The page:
• 1/4 cup extra-virgin olive oil
  • 2 yellow onions, diced
  • 6 garlic cloves, minced
  • 1 tbsp pureed ginger (I use this one)
  • 1 tsp sea salt
  • 2 tsp ground turmeric
  • 2 tsp ground cumin
  • 2 tsp ground coriander
  • 2 tsp ground ginger (powder)
  • 1/2 tsp ground cinnamon
  • 1 tsp cayenne pepper (use 1/4 tsp for less heat)
  • 6 boneless, skinless chicken thighs cut into 1″ pieces and trimmed of fat (if going vegan use firm Tofu)
  • 1/2 head of cauliflower, cut into 1-inch florets
  • 10 crimini mushrooms, trimmed and quartered
  • 1 large red bell pepper, cut into 1/2-inch pieces
  • 1 large zucchini, cut into 1/4-inch half circles
  • 2 cups of chicken broth (or vegetable broth is going vegan)
  • 10 grape tomatoes, cut in half
  • 1/4 cup sliced green olives
  • chopped fresh cilantro, for garnish


In a dutch oven or heavy stock pot (I used a cast iron dutch oven), heat the olive oil over medium-low heat. Add the onions, garlic, and ginger and saute gently until the onions begin to caramelize, 10-15 minutes. Turn the heat to low, and add 3/4 teaspoon of the salt and all of the dried spices. Saute the spices and onions about 2 minutes. Salt the chicken (or tofu) with the remaining salt, and add to the pot. Turn heat up to medium, and saute for 3 minutes, until all of the chicken (or tofu) is well coated with spices. Add the cauliflower and mushrooms and saute about 5 minutes. Then Add the bell peppers and zucchini, and saute until they soften about 5 minutes. Add the chicken (or vegetable) stock and bring to a simmer. Simmer the stew gently, stirring occasionally, until all of the vegetables are tender and the liquid is thickened and reduce approximately 15-20 minutes. Stir in the tomatoes and cook for 1 more minute. Stir in olives. Plate and serve with cilantro garnish. Serves 4

paleo moroccan chicken stew

Pasta Alle Vongole (Spaghetti with Clams)

Spaghetti and clams - pasta con vongole

Traditional “Pasta Alle Vongole”, spaghetti with clams, is almost impossible to make here is the US, as “vongole” (the small, Mediterranean Wedge Shell, also known as the Tellina or “bean clam”) are hard to come by in Boulder, CO. So, in this dish, I used little neck clams, which are slightly larger and have a thicker shell. My mother-in-law adds ginger to this dish, which makes it a little different than the traditional version. The following recipe serves 4 people.


  • 1 pound spaghetti 
  • 40 littleneck clams in the shell (scrubbed)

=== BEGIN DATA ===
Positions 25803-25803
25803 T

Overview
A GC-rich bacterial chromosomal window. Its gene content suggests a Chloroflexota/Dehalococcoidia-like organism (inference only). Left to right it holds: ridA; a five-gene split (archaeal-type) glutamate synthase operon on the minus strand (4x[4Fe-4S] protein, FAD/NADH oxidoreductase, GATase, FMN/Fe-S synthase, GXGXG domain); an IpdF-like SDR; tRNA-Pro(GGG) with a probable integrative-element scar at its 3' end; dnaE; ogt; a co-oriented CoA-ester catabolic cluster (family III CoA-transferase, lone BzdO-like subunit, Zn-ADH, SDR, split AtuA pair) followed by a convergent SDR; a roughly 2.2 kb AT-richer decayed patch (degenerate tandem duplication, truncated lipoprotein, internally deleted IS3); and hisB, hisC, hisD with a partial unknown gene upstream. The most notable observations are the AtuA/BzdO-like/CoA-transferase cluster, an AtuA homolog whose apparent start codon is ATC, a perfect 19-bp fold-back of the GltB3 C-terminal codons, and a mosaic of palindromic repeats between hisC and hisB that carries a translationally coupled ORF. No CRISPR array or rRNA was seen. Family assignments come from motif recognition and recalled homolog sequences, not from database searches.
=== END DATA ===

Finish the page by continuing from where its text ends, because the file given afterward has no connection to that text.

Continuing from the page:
• 6 tablespoons extra virgin olive oil
  • 8 clove garlic, minced
  • 1 tbsp pureed ginger
  • 3/4 cup dry white wine
  • 3 tablespoons chopped fresh Italian parsley


  1. Bring a large pot of salted water to a boil. Meanwhile, soak clams in cold water and make sure they are scrubbed clean.
  2. Add spaghetti to boiling water, and cook until slightly underdone; pasta will finish cooking in sauce. Meanwhile, place a large saucepan over medium-low heat, and add olive oil, garlic and ginger. Sauté gently, reducing heat if necessary so garlic does not brown.
  3. Add wine and clams, and cover. Clams should open in about 2 minutes. (If pasta is ready first, drain it and toss with a small amount of olive oil.) Add hot drained pasta, cover, and shake pot gently. Allow to simmer for another 1 or 2 minutes until it is done to taste.
  4. Discard any clams that have not opened. Add half the parsley, and shake pan to distribute evenly. Transfer to bowls, and sprinkle with remaining parsley.
  5. Other versions add peperoncino flakes (1 teaspoon hot red pepper flakes for a little kick). Serves 4

Green Smoothie – Spinach, Apple & Ginger


I try and start most mornings off with a healthy antioxidant green smoothie that has a balance of veggies, fruits, and protein. As I get older, I realize my body is not recovering from exercise as quickly as it used to, so I make it a point of including antioxidants into my diet that have anti-inflammatory effects, It may help lower the risk of heart disease, cancer and brain function decline. Here is one of my favorites; not too sweet, and has a little bite to it.


Spinach: high nutritional value and is rich in antioxidants. It is a good source of vitamins A, B2, C and K, and also contains magnesium, manganese, folate, iron, calcium and potassium.

Green Apples: a great source of fiber, vitamin C as well as minerals – iron, zinc, copper, manganese & potassium and high in antioxidants.

Ginger: helps with inflammation and digestion.

Cinnamon: contains large amounts of highly potent polyphenol antioxidants. The antioxidants in cinnamon have anti-inflammatory effects, which may help lower the risk of disease.

Hydrolyzed Collagen: Great Lakes Gelatin has my favorite type of Collagen powder, it provides 11 grams of protein, is non-GMO, water soluble, and unflavored, so will not change the taste of your smoothie. It has claims that it “helps regulate the body’s metabolism by providing protein of low molecular weight that is quickly absorbed in the digestive tract. It contains amino acids such as glycine, lysine, and proline, which are important amino acids and can be used by the body to build connective tissue structures to support the functions of the cells.  Collagen is important to nitrogen balance, and may prevent age related cartilage damage and collagen loss.”

Vanilla Stevia: Just 5 drops is as sweet as 1 tsp of sugar, with the added taste of real vanilla extract.

Asian Cole Slaw

Asian Cole Slaw with Sesame Oil and Cilantro
Asian Cole Slaw with Sesame Oil and Cilantro